All these ideas have relevance to writing stories, too, but this post is already long enough, most people won't read it, so I'll talk about that on Thursday, God willing and the creek don't rise.

P.S. My eyes are futzing on me a bit and when I came to this page I read last post's title as "Who Ate the Clones?" Which is a whole different story...

Sunday, September 9, 2012

Idea Garage Sale: Who are the Clones?


A secret cloning facility, using the DNA of lab volunteers, unwitting grad students and miscellaneous tissue donors, and famous scientists long dead. Aliens, too, if you want 'em. None of your full-blown out-of-the-vat TV/movie clones, which not only have full use of their muscles but demonstrate that hairstyles are genetic; but proper clones grown from eggs to become babies to be raised. In the lab, according to whatever theories the scientists around are testing or espouse, subject to the vagaries of changes in funding priorities, facility politics, and personnel changes.

Of course when they hit their teens, they escape. Who wouldn't?

The first question to ask is, Of whom are they clones? How do they understand their relationship to their originators?

The second is, What other experiments were done on them in conjunction with just cloning?

Some of them might be chimerae, instead of clones. Combinations of star athletes with famous scientists, a merging of Nikola Tesla and Thomas Edison in an attempt to get The Perfect Inventor, supersoldier prototypes who are part human, part wolf, part sheep. What happens if we genderswap Albert Einstein? Or Lana Turner, whose career as a scientist is not nearly as widely known as it should be? Some of them might be vehicles for experiments in gene therapy: Let's see if we can clone Stephen Hawking and get a version with no major health problems.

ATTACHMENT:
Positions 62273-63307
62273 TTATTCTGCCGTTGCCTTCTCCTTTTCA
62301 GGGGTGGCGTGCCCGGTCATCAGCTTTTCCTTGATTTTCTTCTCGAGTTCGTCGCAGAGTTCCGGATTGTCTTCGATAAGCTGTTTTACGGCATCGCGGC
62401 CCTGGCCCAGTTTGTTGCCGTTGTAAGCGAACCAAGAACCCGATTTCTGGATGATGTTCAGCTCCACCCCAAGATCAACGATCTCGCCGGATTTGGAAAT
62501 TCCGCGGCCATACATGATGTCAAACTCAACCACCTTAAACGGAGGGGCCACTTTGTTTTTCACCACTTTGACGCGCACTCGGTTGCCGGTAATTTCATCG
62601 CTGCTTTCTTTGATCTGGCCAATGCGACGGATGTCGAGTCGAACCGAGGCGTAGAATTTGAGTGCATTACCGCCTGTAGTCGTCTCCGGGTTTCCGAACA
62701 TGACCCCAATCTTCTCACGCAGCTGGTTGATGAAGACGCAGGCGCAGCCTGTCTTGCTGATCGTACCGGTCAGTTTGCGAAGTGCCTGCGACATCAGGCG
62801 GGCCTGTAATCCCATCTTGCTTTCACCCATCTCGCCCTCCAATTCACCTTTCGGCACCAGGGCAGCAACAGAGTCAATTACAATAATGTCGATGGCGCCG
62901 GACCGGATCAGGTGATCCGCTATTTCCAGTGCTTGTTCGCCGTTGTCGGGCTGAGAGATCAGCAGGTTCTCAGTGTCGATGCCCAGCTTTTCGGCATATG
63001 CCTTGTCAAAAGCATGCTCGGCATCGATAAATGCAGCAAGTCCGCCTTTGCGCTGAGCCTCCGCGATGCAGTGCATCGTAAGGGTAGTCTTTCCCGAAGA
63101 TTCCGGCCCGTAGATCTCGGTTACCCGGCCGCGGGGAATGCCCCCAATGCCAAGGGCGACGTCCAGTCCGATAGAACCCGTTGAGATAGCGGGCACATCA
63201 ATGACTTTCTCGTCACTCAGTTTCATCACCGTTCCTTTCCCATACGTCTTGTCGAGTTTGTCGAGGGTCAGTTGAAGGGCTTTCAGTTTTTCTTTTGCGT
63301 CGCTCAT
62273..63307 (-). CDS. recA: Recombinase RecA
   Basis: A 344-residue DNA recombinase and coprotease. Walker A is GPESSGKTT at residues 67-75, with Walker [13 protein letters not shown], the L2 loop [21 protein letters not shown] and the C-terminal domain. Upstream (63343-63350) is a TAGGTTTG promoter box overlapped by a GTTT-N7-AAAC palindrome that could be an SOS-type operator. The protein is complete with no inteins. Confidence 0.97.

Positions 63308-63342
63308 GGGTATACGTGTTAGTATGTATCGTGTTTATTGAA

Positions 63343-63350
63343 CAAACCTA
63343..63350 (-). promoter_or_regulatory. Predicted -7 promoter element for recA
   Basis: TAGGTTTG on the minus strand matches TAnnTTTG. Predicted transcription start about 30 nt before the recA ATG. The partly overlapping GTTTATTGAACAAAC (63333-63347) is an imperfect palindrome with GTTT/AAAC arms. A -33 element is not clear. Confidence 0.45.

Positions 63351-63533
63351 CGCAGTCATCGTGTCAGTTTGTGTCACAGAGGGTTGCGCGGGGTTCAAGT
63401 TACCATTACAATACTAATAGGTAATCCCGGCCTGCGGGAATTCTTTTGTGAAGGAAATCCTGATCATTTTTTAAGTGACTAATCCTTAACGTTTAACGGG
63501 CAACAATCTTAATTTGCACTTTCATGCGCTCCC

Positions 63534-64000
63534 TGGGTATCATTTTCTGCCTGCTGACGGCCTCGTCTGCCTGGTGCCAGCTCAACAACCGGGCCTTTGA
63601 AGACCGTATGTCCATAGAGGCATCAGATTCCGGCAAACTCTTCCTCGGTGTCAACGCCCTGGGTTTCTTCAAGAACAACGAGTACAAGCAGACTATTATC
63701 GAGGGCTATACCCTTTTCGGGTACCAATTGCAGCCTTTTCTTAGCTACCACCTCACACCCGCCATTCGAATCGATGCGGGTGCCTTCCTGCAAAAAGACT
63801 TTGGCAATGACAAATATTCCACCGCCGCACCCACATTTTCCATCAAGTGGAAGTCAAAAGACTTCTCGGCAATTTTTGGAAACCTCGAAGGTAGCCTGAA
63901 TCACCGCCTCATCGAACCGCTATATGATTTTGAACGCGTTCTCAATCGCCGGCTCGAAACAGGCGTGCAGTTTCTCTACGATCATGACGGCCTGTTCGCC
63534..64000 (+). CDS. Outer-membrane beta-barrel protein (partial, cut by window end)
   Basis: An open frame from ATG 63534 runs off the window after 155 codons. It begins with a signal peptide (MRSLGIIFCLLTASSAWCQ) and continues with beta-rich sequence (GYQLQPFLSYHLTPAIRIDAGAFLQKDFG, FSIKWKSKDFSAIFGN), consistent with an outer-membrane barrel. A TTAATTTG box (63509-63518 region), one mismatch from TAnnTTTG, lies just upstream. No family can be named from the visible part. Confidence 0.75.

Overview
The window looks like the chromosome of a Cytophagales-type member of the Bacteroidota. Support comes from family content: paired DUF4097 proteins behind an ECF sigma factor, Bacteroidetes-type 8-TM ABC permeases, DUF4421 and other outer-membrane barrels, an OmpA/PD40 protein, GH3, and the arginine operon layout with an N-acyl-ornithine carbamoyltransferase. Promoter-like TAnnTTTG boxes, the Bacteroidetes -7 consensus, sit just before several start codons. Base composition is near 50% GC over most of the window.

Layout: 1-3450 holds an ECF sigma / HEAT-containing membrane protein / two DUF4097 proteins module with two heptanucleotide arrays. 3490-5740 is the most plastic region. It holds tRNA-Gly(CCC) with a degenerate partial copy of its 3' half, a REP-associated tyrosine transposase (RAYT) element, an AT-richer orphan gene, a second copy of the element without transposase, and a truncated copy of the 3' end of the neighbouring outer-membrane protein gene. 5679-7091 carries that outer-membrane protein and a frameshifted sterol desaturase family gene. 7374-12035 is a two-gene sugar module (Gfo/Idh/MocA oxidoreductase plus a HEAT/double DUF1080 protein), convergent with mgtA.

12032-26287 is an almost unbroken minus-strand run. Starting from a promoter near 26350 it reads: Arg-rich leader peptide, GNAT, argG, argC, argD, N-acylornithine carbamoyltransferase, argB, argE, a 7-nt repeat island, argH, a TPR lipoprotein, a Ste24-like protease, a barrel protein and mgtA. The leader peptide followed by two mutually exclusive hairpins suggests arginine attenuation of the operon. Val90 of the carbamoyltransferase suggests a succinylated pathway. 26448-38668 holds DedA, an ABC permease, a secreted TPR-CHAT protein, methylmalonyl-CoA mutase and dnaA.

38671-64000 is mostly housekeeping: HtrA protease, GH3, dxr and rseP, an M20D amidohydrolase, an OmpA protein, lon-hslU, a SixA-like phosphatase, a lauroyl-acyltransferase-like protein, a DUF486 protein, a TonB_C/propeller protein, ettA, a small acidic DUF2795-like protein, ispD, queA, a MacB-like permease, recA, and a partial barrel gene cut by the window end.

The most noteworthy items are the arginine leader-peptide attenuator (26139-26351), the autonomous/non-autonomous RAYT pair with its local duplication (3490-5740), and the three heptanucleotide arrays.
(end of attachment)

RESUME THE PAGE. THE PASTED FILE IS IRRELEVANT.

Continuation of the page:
You could have sets of nearly-identical twins, triplets, quads, or more, representing different runs of the same experiment.

Having assembled this core cast of characters, they will dictate the emphasis of the story as a whole; or, if you want a certain kind of story, you would choose a cast compatible with it.

It's a flexible concept that can be modified for different formats and different SF subgenres. You could have a lot of fun writing it for parody or satire. You could do a very dark, gritty story addressing the reality of cloning new creatures from mature tissue - a whole passel of kids facing early aging and death. You could do a whole series, with the kids escaping from the lab in Book or Season 1 and in subsequent ones adjusting to "normal" life, uncovering other labs, dodging government black ops, or whatever.

It's a suitable core idea for an RPG, too. I'm thinking a point buy system, with "heroic" rather than "superheroic" point totals. Tell your players the premise, let them pick the clone they want, and let them build them. You could have pregens of a few likely picks which could be customized, so if two people wanted to be clones of Albert Einstein, but if one wanted to be a genderswapped Einstein and one wanted to be Einstein + Babe Ruth, they could both get what they wanted by starting with the same base character and tweaking the appropriate features.

I'm afraid the work involved in doing this seriously is more than I care to face, as the research would be more technical and less historical or anthropological than I like; but I am having fun with a household of eight sim teens squatting in an abandoned warehouse, each one cloned and in some cases genderswapped or alienized from a familiar sim that comes with the game, or from those shared by the player with whom I swapped characters awhile back. Their cloning lab mysteriously burned down and now they just keep saying they come from France...